The energy of the new technological cycle requires large-scale investments and decisive political action
Currently existing technologies for clean power requiring carbon capture and storage increase the cost of electricity by about 60%. New low-cost power systems based on oxy-fuel supercritical CO₂ will be commercially available in the mid-2020s. The so-called “Allam cycle” provides an opportunity not only to produce energy without harmful atmospheric emissions, but also has the additional advantage of low cost for electricity generation (6 cents per kilowatt).Sergey Alekseenko, the 2018 Global Energy Prize laureate, Head of the heat and mass transfer laboratory of the Institute for Thermophysics of the RAS Siberian Branch, underlined the importance of the development of environmentally friendly and efficient technologies to process fossil fuels. In particular, combined-cycle plants and advanced coal processing are the most important steps towards the decarbonization of energy. Although fossil fuels will remain a priority energy source for resource-rich countries Alekseenko stated the world energy mix will radically change due to the development of renewable energy sources (RES), which will start to dominate the global energy balance after 2050. Geothermal energy, and more specifically –petrothermal systems– ( based on hot dry rocks found from 3 to 10 km beneath the surface with temperatures up to 350°C) are the most promising procedures of generating alternative energy, Alekseenko highlighted. In contrast to the variability of sun and wind energy, “Petrothermal energy is on-demand and does not require any energy storage solutions. However, solar and wind energy will likely remain the predominant part of the global energy mix in the future. Therefore the development of renewable energy sources must be accompanied by the creation of efficient energy storage systems,” the scientist mentioned. Further elaborating on the imperative transition to renewable energy sources, Xiansheng Sun, Member of the Global Energy Prize International Award Committee and Secretary General of the International Energy Forum, stated that countries are trying to find an even balance between economic development and the solution of a variety of environmental issues. However, natural disasters caused by climate change are drivers that redirect counties’ development strategies. In pursuit of viable, sustainable energy markets, both corporations and developed countries are turning to new technologies, such as carbon capture, storage and utilization systems, big data analytics, automation, robotics, electric cars and smart grids.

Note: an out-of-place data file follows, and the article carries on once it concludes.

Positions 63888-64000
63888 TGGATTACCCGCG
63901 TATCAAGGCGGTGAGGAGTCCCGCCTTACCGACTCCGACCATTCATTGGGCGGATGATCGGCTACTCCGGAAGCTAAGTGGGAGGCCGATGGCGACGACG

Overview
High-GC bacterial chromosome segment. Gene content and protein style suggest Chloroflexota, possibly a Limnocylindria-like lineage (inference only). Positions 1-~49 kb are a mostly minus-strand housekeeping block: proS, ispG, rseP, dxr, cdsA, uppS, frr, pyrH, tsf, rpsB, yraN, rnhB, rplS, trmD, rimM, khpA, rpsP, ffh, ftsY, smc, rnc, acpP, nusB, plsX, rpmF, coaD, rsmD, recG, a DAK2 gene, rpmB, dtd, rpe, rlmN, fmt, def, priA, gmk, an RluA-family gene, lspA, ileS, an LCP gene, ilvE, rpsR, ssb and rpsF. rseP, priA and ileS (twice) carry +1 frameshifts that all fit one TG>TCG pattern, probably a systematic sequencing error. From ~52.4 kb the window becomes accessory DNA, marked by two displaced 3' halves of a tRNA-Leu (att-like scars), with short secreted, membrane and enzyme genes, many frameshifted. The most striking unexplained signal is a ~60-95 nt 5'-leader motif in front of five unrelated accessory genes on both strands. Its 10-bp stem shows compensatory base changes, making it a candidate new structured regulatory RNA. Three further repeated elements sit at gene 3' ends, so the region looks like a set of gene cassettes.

Participants of the Summit concluded that the main challenge for the development of energy in the new technological cycle lies in the hands of political decision makers. While the leading scientists in the field are confident that efficient, environmentally friendly and economically viable technologies are available to provide holistic solutions that were previously impossible, politicians are called upon to take the necessary hard decisions today.